The word “bossy” and its link to leadership has been heavily discussed lately due to the Ban Bossy campaign, founded by Facebook COO Sheryl Sandberg and backed by world renowned women leaders and luminaries. The campaign argues that from a young age, girls are trained to be quiet and submissive, and when they break these gender norms, they are often criticized, disliked, and called “bossy” — a word that can discourage girls from growing up to be leaders.
In light of this trend and growing interest in the word’s impacts, we conducted research on the role of the word in the workplace.
After surveying about 200 U.S. leaders, we discovered:
- The term isn’t a synonym for assertiveness, or other positive executive leadership skills.
- Women are called bossy in the workplace more often than men are.
- Bossy coworkers are described as unpopular and unlikely to be successful in the future, and bossy women coworkers are seen as more unpopular and less successful compared to bossy men coworkers.
- When we look at bossy behaviors — without the label — men are just as likely as women to exhibit bossiness in the workplace.
- Acting bossy is related to being seen as less promotable by bosses for both men and women. However, the relationship was stronger for women. Altogether, our results show a consistent trend that bossiness in the workplace has negative consequences, and those consequences are particularly harsh for women.
We found that 33% of women and 17% of men reported that they have received feedback that they are bossy at work. In other words, women were twice as likely to be branded as bossy in the workplace.
Yet, when leaders were asked to recall a time they worked with someone else whom they considered bossy, they were about equally likely to describe a man (48%) or a woman (52%). Men were more likely to describe bossy men coworkers, while women were more likely to describe women coworkers.
Neither bossy women nor men are seen as superstars in their organizations, according to our survey participants. Bossiness damages men’s reputations as well as women’s reputations, yet we found that it hurts women more.
Do Women Act Bossier than Men Do?
Contrary to what some might believe, we found women don’t act bossier than men; this is true whether we look at self-report ratings of bossiness or those reported by direct reports or bosses.
This supports the campaign’s argument that women are called bossy for doing the same behaviors as men. Even though women are twice as likely to be called bossy at work, they are not more likely to act that way.
This shows that exhibiting these behaviors is not a feminine trait. If anything, the data showed that men actually exhibited slightly more bossy behaviors compared to women.
Is There a Penalty?
For both men and women, bossiness was related to being seen as less promotable by one’s boss. Men and women are punished for bossiness in the workplace, but the link between bossiness and being unpromotable was stronger for women.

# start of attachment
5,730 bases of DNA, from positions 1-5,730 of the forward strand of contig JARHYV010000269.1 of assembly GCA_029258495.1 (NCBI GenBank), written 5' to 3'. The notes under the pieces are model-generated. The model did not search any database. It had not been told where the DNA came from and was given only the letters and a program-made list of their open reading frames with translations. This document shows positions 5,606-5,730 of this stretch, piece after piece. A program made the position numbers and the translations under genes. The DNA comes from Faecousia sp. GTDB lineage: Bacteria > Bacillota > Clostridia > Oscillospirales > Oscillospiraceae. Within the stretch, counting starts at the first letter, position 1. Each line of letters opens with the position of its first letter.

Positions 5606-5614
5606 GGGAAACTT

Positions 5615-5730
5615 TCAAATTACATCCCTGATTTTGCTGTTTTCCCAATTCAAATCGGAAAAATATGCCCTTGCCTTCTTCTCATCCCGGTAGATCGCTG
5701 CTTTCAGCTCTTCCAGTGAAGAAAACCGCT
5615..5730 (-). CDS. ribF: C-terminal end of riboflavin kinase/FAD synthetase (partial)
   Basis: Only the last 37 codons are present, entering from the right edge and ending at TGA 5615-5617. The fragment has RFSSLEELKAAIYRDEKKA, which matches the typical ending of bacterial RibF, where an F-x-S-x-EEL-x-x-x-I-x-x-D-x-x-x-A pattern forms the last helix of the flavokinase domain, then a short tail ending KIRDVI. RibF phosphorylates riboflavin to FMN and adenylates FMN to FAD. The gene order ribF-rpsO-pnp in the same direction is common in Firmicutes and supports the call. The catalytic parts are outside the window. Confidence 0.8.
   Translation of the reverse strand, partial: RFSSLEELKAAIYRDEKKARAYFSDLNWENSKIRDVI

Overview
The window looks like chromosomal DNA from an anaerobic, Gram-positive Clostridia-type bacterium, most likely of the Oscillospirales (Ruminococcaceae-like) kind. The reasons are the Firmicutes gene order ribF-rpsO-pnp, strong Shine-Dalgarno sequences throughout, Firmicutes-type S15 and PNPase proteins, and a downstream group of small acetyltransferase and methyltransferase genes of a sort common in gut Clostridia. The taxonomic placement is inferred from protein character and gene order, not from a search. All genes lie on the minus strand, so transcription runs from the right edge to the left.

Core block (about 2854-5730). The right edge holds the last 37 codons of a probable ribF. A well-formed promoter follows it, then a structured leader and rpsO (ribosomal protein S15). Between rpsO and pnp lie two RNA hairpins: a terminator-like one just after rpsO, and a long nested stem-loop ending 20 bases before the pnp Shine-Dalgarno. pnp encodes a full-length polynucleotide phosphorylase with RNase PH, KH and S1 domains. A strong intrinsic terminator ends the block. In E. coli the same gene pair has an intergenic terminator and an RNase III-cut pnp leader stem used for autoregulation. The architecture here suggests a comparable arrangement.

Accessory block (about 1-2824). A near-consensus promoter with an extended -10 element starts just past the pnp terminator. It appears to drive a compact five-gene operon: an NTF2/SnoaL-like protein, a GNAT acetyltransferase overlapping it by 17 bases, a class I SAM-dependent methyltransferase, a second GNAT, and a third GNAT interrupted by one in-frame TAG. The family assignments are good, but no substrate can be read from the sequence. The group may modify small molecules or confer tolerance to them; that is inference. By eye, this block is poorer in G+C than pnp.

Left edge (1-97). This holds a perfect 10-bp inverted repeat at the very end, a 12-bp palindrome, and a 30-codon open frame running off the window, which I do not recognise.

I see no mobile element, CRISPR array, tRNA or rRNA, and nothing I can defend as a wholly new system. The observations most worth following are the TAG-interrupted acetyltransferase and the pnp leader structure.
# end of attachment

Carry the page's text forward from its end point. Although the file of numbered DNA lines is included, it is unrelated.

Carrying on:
This means that when women act bossy in the workplace, it has more serious consequences than when men do. This pattern is consistent across our 20 years of data.
In fact, looking at this trend across time, the gender gap is actually widening. Twenty years ago, the relationship between bossiness and not being promotable was about the same for men and women. Today, the relationship is significantly stronger for women than it is for men.
What Does This Mean?
Based on our research, we came up with 4 practical recommendations:
- Leaders should make an effort to avoid being bossy at work regardless of gender.
- Leaders should be cautious about using the word “bossy” in the workplace.
- It’s important for leaders to learn and develop strong interpersonal skills.
- Men need to focus on their behavior and perception just as much as women do in order to become more effective, and more promotable, leaders.
Dig deeper into our research findings by downloading the full white paper below.
Additional Contributing Authors
Julia Fernando is an intern in Research, Innovation and Product Development at CCL. Recently graduating from an undergraduate degree in psychology from the University of Surrey, UK, Julia is embarking on a career in research in the hopes of entering onto a postdoctoral program in the near future. She has a background in clinical psychology, having worked at Great Ormond Street Hospital for children in London as an assistant psychologist in neurodisability.
Christine Crumbacher did her post-doctoral work serving as an evaluator for CCL’s Leadership Beyond Boundaries Program, with a concentration in early leadership development projects such as Ravenscroft School and the Golden LEAF Foundation. She contributed as a design and survey developer as well as champion for youth leadership development. Prior to CCL, Christine worked in the statistics lab housed in the Gladys W. and David H. Patton College of Education at Ohio University.Download White Paper